Wednesday, 19 January 2011

UK inflation is spinning out of control

December’s inflation number wasn’t just bad, it was horrific. In just one month the headline CPI rate went up from 3.3 to 3.7 percent. The retail prices index now stands at 4.8 per cent.

To give the December number some context, the CPI rose by one full percent in just one month. This was a record increase. Between 1996 and 2008, the 1-month change between November and December has varied between a fall of 0.4 per cent and an increase of 0.6 per cent. So, the latest number was off the scale. Moreover, this number does not include any of the recent VAT increase. That will hit the index next month.

Notwithstanding the unprecedented nature of the December number, the further deteroriation in inflation should not come as a surprise to anyone. Over the last three years, the Bank of England cut interest rates to near zero, and then followed up by printing billions of pounds. This increase in the money supply has pushed sterling down against all major currencies.

Over in Whitehall the government is running a double digit fiscal deficit, while public sector indebtedness has exploded. It has vacillated over indirect taxation, first cutting the VAT rate and then increasing it twice. Furthermore, these measures were undertaken when oil prices have doubled, and food price inflation is surging. If ever there was a recipe for inflation then this is it.

The standard line to justify this chaotic catalog of policy initiatives is that the financial system has suffered a terrible blow and that these interventions were needed to prevent a 1930s style depression. While it is true that lending activity has slowed, the decline is very much in line with previous post-war UK recessions. Unfortunately, policy makers were far too prone to hyperbole when describing the reasons for their hysterical attempts to keep growth buoyant.

The near-term prospects for inflation are awfully bleak. Without a spectacular change in monetary policy, inflation is going in only one direction. Growth is now picking up, price expectations are rising, and all we need to put us into double-digit inflation territory is a further oil price shock, a renewed surge in food prices, and a marginal acceleration of wage growth.

The monetary policy committee is now cornered. There are no excuses left. There are no more stories to tell about the output gap and how higher unemployment will eventually bring inflation down in the medium term. Without a policy response inflation will quickly slip into double-digit rates in a comparatively short period of time.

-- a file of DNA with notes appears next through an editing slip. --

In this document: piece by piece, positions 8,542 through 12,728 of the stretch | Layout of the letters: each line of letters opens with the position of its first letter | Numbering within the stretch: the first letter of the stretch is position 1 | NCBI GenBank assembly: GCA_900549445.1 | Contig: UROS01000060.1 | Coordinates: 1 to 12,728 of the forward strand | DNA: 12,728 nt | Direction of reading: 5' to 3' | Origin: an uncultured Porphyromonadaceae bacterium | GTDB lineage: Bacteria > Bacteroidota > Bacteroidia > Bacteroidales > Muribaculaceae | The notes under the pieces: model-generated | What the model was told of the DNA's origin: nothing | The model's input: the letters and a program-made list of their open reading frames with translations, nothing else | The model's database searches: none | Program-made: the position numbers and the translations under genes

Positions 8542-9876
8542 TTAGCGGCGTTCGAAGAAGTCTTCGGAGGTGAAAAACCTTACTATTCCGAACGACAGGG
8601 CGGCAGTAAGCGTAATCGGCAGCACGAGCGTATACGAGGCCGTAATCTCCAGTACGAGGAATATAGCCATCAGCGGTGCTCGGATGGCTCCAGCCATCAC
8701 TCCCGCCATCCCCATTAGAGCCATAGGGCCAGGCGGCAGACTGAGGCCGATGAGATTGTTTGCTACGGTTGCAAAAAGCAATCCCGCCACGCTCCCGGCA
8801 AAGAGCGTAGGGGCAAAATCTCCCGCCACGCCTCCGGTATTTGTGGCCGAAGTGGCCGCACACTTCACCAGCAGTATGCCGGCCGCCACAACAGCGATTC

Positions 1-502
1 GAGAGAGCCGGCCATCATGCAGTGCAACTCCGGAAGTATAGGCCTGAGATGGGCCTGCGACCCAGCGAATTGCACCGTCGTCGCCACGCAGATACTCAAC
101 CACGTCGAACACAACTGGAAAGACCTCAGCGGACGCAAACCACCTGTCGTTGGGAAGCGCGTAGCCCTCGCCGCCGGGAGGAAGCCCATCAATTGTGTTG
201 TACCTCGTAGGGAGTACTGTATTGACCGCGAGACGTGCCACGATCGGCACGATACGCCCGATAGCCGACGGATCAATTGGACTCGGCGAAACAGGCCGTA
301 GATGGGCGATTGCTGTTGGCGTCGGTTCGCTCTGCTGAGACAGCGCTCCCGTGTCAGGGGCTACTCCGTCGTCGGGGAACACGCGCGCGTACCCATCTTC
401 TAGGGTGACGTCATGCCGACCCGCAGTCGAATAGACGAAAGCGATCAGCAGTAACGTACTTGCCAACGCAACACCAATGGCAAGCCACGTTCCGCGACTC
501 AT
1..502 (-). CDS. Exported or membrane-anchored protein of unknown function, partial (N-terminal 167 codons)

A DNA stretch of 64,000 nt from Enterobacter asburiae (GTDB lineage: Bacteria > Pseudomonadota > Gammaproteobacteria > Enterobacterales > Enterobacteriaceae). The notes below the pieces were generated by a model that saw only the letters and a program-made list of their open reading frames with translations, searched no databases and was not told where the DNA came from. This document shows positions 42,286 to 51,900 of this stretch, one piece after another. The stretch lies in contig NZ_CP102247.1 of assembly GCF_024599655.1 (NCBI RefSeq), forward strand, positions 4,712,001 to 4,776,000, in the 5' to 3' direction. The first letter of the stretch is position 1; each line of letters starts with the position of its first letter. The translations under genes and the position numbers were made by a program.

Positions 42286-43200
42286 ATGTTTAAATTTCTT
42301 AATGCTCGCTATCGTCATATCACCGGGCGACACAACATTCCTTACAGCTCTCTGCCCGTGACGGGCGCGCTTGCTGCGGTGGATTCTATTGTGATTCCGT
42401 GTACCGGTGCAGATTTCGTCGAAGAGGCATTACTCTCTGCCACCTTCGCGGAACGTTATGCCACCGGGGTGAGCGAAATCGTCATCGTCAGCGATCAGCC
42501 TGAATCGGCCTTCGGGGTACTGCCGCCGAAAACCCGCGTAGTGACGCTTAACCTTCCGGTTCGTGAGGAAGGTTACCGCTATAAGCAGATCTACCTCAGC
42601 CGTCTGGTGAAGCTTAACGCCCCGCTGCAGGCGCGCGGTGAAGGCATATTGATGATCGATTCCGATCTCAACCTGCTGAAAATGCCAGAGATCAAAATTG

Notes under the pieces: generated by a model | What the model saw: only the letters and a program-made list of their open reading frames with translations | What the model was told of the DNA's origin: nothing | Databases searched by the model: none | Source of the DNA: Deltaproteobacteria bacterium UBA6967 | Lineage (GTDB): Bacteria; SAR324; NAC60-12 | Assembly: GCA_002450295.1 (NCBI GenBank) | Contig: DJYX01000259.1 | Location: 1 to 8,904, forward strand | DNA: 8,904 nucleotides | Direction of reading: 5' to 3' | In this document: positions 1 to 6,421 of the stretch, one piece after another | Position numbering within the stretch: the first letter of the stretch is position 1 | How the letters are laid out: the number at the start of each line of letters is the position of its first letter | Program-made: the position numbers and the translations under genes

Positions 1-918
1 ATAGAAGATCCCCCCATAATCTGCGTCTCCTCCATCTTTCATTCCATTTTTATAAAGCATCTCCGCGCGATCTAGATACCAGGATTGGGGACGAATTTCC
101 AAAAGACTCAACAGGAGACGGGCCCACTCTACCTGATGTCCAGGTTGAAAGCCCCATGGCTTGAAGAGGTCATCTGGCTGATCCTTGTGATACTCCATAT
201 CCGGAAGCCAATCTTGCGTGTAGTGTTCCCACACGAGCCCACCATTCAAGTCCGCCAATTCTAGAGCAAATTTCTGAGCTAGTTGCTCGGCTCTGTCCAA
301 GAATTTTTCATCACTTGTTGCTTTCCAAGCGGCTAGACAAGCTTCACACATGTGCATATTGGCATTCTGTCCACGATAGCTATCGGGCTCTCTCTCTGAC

There is an understandable concern about how higher interest rates might impact growth. At this stage, a darker scenario is lurking in the corner - capital flight. If investors start to believe that UK inflation will go higher, then either long-term rates rise accordingly, or investors go elsewhere.

This dilemma is likely to manifest itself first in the government bond market. If long rates start to rise, then debt servicing costs will increase as well. Rising long term government bond rates was the trigger that pushed Greece and Ireland over the edge into a full-scale fiscal crisis.

There is one glimmer of hope. The coalition has announced a fiscal consolidation plan that appears to be credible. This has bought the UK economy some time. However, the clock is ticking and that credibility could evaporate as long term interest rates start to rise, putting pressure on a vulnerable deficit position.

The options facing the monetary policy committee are difficult. However, the dangers inherent in a passive approach are exceedingly unpleasant. Whether the MPC likes it or not, the time for a rate hike has come.


Anonymous said...

Great post interest rates could and perhaps should go up as quickly as they came down.Sound money is the bedrock of successful society .

Jim said...

Er, how credible if the 'fiscal consolidation plan'? Every day I hear about some new piece piece of pointless spending that's been reprieved because of special pleading. It seems to me that the cuts will not take place to the depth that are planned, and the tax rises may not raise the revenue that's predicted.

Interest rates will either have to rise to counter rising inflation (in which case the interest on the UK debt will rise, blowing a hole in the budget) or the BoE will flunk rate rises, causing the capital flight you mention.

Either way we will hit the funding wall before the next election.